7. Associations among smoking, anhedonia, and reward learning in depression.

    Science.gov (United States)

    Liverant, Gabrielle I; Sloan, Denise M; Pizzagalli, Diego A; Harte, Christopher B; Kamholz, Barbara W; Rosebrock, Laina E; Cohen, Andrew L; Fava, Maurizio; Kaplan, Gary B

    2014-09-01

    Depression and cigarette smoking co-occur at high rates. However, the etiological mechanisms that contribute to this relationship remain unclear. Anhedonia and associated impairments in reward learning are key features of depression, which also have been linked to the onset and maintenance of cigarette smoking. However, few studies have investigated differences in anhedonia and reward learning among depressed smokers and depressed nonsmokers. The goal of this study was to examine putative differences in anhedonia and reward learning in depressed smokers (n=36) and depressed nonsmokers (n=44). To this end, participants completed self-report measures of anhedonia and behavioral activation (BAS reward responsiveness scores) and as well as a probabilistic reward task rooted in signal detection theory, which measures reward learning (Pizzagalli, Jahn, & O'Shea, 2005). When considering self-report measures, depressed smokers reported higher trait anhedonia and reduced BAS reward responsiveness scores compared to depressed nonsmokers. In contrast to self-report measures, nicotine-satiated depressed smokers demonstrated greater acquisition of reward-based learning compared to depressed nonsmokers as indexed by the probabilistic reward task. Findings may point to a potential mechanism underlying the frequent co-occurrence of smoking and depression. These results highlight the importance of continued investigation of the role of anhedonia and reward system functioning in the co-occurrence of depression and nicotine abuse. Results also may support the use of treatments targeting reward learning (e.g., behavioral activation) to enhance smoking cessation among individuals with depression. Copyright © 2014. Published by Elsevier Ltd.

  8. Paternal overprotection in obsessive-compulsive disorder and depression with obsessive traits.

    Science.gov (United States)

    Yoshida, Takafumi; Taga, Chiaki; Matsumoto, Yoshitake; Fukui, Kenji

    2005-10-01

    Previous studies have indicated that a parental rearing style showing a low level of care on the parental bonding instrument (PBI) is a risk factor for depression, and that there is a relationship between the overprotective rearing style on the PBI and obsessive-compulsive disorder (OCD). However, there is no study on the parental rearing attitudes in depressive patients divided into two groups based on their obsessive traits. In this study, we evaluated the parental rearing attitudes and examined the differences among four groups: depressive patients with severe obsessive traits, depressive patients with mild obsessive traits, OCD patients, and healthy volunteers. We divided the depressive patients into severe and mild groups based on their obsessive traits on the Mausdley Obsessional-Compulsive Inventory (MOCI). We compared PBI scores among four groups of 50 subjects matched for age and sex: depressive patients with severe obsessive traits, depressive patients with mild obsessive traits, OCD patients, and healthy volunteers. The paternal protection scores in the depressive patients with severely obsessive traits and the OCD patients were significantly higher than those in the depressive patients with mildly obsessive traits and healthy volunteers. This study indicated that the depressive patients with severe obsessive traits and the OCD patients have similar paternal controlling and interfering rearing attitudes. We conclude that the paternal controlling and interfering rearing attitudes are linked to the development of OCD and depression with obsessive traits, and are not linked to the development of depression itself.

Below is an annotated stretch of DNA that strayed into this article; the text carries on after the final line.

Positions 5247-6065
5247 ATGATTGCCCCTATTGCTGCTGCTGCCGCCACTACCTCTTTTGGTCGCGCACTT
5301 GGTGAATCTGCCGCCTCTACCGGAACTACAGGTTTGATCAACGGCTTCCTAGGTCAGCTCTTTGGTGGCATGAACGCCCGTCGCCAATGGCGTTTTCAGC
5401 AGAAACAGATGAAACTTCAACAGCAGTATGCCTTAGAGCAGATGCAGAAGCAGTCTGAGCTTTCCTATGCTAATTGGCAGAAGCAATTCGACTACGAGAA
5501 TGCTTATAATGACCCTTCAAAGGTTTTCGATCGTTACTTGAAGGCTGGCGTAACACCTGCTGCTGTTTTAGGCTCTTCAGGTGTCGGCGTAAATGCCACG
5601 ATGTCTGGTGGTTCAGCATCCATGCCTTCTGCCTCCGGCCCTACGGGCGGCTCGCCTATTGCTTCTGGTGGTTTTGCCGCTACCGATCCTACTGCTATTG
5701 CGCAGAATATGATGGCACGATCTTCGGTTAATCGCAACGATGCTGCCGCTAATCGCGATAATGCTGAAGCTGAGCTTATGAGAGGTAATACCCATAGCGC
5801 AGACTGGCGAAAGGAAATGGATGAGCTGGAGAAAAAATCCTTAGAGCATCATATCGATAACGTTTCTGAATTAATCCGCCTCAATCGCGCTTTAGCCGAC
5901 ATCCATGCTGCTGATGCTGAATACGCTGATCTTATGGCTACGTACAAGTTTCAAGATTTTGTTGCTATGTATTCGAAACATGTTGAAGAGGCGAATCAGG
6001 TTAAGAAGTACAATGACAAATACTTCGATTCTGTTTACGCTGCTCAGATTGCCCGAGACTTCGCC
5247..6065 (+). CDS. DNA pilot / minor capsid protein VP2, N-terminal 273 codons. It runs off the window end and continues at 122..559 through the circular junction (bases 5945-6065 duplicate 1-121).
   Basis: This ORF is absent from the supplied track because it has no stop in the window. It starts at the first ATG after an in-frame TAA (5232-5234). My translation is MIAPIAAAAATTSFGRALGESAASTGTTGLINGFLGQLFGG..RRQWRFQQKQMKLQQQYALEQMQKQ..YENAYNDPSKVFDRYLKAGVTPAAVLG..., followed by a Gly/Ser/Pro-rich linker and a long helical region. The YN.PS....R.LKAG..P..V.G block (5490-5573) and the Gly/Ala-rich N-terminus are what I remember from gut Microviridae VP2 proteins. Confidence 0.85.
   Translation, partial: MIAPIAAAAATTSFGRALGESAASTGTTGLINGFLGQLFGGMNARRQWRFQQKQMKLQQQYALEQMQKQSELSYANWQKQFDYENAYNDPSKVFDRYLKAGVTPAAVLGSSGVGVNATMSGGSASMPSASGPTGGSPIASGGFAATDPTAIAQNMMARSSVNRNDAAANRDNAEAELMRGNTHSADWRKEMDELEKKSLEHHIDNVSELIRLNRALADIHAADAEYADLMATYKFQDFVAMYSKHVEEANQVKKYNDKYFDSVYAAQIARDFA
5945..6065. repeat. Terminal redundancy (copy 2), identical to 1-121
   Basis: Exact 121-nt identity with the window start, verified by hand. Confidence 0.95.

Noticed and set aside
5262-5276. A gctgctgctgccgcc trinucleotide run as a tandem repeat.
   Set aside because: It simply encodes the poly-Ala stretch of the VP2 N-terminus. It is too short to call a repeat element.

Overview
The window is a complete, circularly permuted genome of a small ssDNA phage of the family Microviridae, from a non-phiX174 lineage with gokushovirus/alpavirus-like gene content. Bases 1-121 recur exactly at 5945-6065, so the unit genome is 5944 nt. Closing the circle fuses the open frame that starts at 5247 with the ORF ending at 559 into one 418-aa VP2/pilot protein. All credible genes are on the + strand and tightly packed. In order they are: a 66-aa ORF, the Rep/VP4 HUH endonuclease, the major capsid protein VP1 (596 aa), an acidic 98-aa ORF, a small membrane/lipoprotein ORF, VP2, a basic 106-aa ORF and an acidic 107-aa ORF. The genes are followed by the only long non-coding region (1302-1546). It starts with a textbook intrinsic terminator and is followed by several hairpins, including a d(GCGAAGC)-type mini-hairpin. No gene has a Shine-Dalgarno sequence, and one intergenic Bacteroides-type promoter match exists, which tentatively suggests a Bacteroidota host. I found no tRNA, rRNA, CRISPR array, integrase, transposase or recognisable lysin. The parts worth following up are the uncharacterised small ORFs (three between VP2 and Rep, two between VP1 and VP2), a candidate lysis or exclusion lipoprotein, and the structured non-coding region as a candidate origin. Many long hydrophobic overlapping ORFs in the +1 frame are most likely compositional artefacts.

9. Depressive Symptoms on the Geriatric Depression Scale and Suicide Deaths in Older Middle-aged Men: A Prospective Cohort Study

    Directory of Open Access Journals (Sweden)

    Sang-Wook Yi

    2016-05-01

    Full Text Available Objectives: Prospective evaluations of the associations between depressive symptoms and suicide deaths have been mainly performed in high-risk populations, such as individuals with psychiatric disorders or histories of self-harm. The purpose of this study was to prospectively examine whether more severe depressive symptoms assessed using the Geriatric Depression Scale (GDS were associated with a greater risk of death from suicide in a general-risk population. Methods: A total of 113 478 men from the Korean Veterans Health Study (mean age, 58.9 years who participated in a postal survey in 2004 were followed up for suicide mortality until 2010. Results: Over 6.4 years of follow-up, 400 men died by suicide (56.7 deaths per 100 000 person-years. More severe depressive symptoms were associated with greater risk of suicide death (p for trend <0.001. The unadjusted hazard ratios (HRs in comparison to the absence of depression were 2.18 for mild depression, 2.13 for moderate depression, 3.33 for severe depression, and 3.67 for extreme depression. After adjusting for potential confounders, men with a potential depressive disorder had an approximate 90% higher mortality from suicide (adjusted HR, 1.92; 95% confidence interval [CI], 1.38 to 2.68; p<0.001 than men without depression. Each five-point increase in the GDS score was associated with a higher risk of death by suicide (adjusted HR, 1.22; p<0.001. The value of the area under the receiver operating characteristics curve of GDS scores for suicide deaths was 0.61 (95% CI, 0.58 to 0.64. Conclusions: Depressive symptoms assessed using the GDS were found to be a strong independent predictor of future suicide. However, the estimate of relative risk was weaker than would be expected based on retrospective psychological autopsy studies.